Treatment of Anterior Open Bite improves quality of life!
This post is about a fascinating trial that showed an improvement in the quality of life in children following Anterior Open Bite treatment. It is one of the first trials to show this important effect, and its results are significant.
One of the main aims of orthodontic treatment is to improve the quality of life of our patients. While day to day, clinical experiences suggest that this is the case. Unfortunately, research evidence underpinning this belief is lacking. This is because there are only a few clinical trials that have investigated this problem. Most of the previous studies have been cohorts that do not have an untreated control. I was, therefore, really interested to see this new trial. A team from Brazil did the study, and the AJO-DDO published the paper.
Matheus Pilon et al
Am J Orthod Dentofacial Orthop 2019;156:303-11.
They did an excellent introduction on the effect of Anterior Open Bite on oral health quality of life. Importantly, they drew attention to the fact that most previous studies have been observational and lack an untreated control. They approached rectifying this problem by carrying out a simple and very effective randomised controlled trial.
What did they ask?
They did the study to answer this question:
“What was the effect of Anterior Open Bite treatment on the oral health quality of life of a group of 8-10-year-old children”?
What did they do?
They carried out a prospective RCT with a 1:1 allocation of treatment. Unfortunately, they did not register the trial or publish the protocol before the trial started. I shall expand on why this is important later.
The PICO was:
Participants: 8-10-year-old children with an AOB caused by non-nutritive sucking whose 4 incisors and first molars had erupted.
Intervention: This was a fixed palatal crib (FPC) from a palatal arch banded to the first molars.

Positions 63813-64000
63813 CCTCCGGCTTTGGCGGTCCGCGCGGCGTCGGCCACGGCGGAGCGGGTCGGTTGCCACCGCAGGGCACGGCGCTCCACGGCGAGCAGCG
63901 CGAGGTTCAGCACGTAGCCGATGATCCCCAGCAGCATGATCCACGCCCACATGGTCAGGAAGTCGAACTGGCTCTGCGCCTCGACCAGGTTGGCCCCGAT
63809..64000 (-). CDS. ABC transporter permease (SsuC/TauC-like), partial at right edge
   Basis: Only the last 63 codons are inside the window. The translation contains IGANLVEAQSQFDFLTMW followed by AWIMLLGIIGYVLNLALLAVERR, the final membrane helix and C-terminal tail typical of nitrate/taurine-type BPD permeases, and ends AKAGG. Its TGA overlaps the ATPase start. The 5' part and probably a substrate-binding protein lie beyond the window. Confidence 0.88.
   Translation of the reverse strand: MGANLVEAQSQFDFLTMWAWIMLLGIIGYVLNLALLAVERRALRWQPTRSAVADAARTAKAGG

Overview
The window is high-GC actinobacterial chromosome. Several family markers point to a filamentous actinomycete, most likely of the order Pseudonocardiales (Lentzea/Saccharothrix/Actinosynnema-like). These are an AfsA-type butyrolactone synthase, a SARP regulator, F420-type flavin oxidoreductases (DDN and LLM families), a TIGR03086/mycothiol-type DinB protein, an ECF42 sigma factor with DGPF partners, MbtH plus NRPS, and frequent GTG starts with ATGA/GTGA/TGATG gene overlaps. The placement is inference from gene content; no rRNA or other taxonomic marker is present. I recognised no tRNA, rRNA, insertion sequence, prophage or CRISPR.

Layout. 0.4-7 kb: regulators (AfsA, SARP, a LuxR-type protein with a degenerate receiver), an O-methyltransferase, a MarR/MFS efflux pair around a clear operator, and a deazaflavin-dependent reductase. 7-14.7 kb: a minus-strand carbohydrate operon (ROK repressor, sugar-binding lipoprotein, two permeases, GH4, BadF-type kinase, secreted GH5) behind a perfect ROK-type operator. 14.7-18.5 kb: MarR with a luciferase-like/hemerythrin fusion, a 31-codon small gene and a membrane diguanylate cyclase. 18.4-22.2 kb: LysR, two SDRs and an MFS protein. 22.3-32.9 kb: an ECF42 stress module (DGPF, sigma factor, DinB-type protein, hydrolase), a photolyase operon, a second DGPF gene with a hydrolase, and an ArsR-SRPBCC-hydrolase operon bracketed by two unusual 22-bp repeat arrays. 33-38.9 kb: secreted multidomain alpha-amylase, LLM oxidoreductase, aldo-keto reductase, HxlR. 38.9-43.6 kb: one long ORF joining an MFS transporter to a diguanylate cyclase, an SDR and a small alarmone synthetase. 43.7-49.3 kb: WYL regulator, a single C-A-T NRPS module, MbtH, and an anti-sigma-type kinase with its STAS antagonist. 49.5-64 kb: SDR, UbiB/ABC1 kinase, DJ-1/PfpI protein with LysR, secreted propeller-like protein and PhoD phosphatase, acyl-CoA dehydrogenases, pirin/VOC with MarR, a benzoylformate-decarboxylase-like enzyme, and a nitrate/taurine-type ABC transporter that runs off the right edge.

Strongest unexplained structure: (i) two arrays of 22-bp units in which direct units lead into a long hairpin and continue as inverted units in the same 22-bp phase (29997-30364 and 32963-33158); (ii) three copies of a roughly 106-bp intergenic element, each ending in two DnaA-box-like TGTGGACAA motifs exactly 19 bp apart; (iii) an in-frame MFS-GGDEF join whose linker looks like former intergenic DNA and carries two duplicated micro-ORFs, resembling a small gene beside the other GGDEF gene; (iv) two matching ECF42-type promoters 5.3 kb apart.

Control: No treatment.
Outcome: Oral Health-Related Quality of Life (OHRQoL) measured by the CPQ 8-10questionnaire.
The CPQ8-10is a validated questionnaire that assesses the quality of life in 4 domains. These are oral symptoms, functional limitations, emotional well-being and social well-being. It also contains questions on children’s overall perception of their oral health and well being.
The children completed the questionnaire at baseline, 3 months after starting treatment, and one month after removal of the appliance (FPC). For the control group, they completed the questionnaire at baseline, 3 months and 12 months later. Therefore, the data collection time points were similar.
They did a precise sample size calculation. The randomisation was preprepared, and they concealed the allocation using sealed opaque envelopes. I thought that their statistical analysis was appropriate. It was also great to see that they stated a clinically significant effect size of 0.5-0.8 being moderate, and any measurement greater than 0.8 was a substantial change.
What did they find?
They randomised 40 patients to each group, and all the participants completed the trial. At the start of the study, there were no differences in the demographics of the two groups of participants.